It has also been interesting to watch how “open source” has been discussed in the context of this project, and how that has evolved over time. While the designs have been freely available on the Genome Compiler interface since the beginning of the project, the discussions of whether or not to apply for defensive patents and how to commercialize or license any future seeds has been illuminating and informative about how an open source biotechnology company may navigate these complexities in the future. Your commitment to maintaining the openness of future outputs is commendable. I’m interested to see how things will play out in the future in terms of access to sequence data vs. cloned DNA vs. seeds etc.

    But my critique is not really about whether or not the outputs of this particular project are open source “enough” or whether this kind of approach will one day get us to glowing trees. My point is that “open source” does not mean ignoring copyright and patents when it is convenient for your story and selling copyrighted propriety software when it is not convenient for your business plan. You have not addressed my concerns about other companies’ patents and other researchers’ copyrights or the fact that Genome Compiler’s product itself is not open source. I’m not arguing a case for patents in biotechnology, rather I’m making a case about how this rhetoric and ideology is being used in ways that are not always as open and clear as they seem.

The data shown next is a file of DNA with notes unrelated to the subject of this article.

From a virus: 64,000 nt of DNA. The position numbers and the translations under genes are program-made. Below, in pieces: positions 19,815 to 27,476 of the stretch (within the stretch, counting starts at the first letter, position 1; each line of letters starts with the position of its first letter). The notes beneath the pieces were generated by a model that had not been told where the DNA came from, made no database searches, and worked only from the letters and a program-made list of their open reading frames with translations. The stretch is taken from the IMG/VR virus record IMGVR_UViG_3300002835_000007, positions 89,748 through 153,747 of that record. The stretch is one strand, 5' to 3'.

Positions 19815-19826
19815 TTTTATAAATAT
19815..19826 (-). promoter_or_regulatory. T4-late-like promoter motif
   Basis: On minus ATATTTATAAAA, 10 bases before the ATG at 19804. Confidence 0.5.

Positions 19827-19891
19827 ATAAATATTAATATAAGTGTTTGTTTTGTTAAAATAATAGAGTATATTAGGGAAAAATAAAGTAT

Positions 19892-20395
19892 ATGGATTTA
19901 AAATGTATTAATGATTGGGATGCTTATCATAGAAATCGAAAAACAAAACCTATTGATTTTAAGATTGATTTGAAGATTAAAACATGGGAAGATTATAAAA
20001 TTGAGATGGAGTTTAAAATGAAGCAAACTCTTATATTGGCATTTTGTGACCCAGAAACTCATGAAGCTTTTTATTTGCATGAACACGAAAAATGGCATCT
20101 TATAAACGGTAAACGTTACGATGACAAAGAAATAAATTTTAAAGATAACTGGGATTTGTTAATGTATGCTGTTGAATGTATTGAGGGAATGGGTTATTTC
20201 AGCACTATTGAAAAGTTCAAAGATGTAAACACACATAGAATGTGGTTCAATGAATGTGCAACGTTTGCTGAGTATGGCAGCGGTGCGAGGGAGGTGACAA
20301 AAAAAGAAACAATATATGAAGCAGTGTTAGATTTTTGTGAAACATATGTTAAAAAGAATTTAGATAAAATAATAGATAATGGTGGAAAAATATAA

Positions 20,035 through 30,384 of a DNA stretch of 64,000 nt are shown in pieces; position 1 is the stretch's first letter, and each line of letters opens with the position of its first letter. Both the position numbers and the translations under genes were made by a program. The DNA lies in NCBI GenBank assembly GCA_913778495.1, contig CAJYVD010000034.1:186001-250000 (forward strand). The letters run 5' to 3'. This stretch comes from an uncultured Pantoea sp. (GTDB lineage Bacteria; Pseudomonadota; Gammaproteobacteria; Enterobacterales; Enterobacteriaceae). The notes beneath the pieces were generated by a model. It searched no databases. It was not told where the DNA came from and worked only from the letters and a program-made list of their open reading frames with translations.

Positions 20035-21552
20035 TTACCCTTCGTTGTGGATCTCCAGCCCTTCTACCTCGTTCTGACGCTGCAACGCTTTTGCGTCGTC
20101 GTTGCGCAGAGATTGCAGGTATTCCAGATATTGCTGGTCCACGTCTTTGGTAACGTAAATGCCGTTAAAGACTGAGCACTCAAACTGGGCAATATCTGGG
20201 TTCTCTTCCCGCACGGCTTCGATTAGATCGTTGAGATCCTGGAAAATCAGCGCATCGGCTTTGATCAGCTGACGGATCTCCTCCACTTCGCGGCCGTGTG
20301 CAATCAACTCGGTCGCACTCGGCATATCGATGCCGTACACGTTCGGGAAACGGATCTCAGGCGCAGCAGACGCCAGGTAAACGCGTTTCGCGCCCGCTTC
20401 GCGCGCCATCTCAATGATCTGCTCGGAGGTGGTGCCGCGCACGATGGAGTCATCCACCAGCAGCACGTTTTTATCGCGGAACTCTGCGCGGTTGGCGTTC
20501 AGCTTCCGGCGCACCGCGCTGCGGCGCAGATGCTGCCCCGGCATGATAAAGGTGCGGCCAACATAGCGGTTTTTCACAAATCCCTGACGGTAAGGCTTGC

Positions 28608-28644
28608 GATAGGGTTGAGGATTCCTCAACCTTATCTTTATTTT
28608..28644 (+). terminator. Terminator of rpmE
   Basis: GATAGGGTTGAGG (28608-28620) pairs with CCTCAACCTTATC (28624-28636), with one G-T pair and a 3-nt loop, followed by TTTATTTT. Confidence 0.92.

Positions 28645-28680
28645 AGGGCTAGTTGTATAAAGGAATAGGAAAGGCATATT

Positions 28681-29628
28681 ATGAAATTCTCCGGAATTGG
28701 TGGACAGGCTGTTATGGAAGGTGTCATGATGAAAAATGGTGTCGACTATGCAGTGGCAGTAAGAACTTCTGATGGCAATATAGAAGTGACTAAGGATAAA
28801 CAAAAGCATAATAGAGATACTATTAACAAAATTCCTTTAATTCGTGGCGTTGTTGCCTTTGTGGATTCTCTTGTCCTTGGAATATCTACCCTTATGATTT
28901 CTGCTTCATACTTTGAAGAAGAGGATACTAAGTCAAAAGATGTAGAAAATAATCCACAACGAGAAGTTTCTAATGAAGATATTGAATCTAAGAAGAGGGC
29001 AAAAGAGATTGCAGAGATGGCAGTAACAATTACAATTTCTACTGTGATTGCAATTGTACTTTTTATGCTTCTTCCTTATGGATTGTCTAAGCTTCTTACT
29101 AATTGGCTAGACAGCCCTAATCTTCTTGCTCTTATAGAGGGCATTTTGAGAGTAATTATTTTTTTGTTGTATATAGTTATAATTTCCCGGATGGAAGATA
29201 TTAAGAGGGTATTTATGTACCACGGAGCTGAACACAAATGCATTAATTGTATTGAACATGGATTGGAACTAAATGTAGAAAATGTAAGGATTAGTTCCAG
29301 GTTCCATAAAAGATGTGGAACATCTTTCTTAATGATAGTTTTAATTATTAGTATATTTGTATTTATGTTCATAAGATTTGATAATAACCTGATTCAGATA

I’m also curious about the maker kit you are offering to some of the backers. You’re not using agrobacterium to produce the seeds you might send to backers because of the USDA regulations around plant pests. What sort of regulations are there around sending agrobacterium in kits to backers so that they can engineer the plants themselves?

    Link to this
  6. 6. PatrikD 3:05 am 06/5/2013

    It is also important to point out that the Glowing Plant project is NOT run by Genome Compiler. Your article makes it sounds as if Genome Compiler is running the show, which is definitely not the case.

    Genome Compiler is contributing some resources to the project, because they consider it a great way to show of the capabilities of their software. But the fact that the Genome Compiler software is not open source has nothing whatsoever to do with the open source nature of the Glowing Plant project.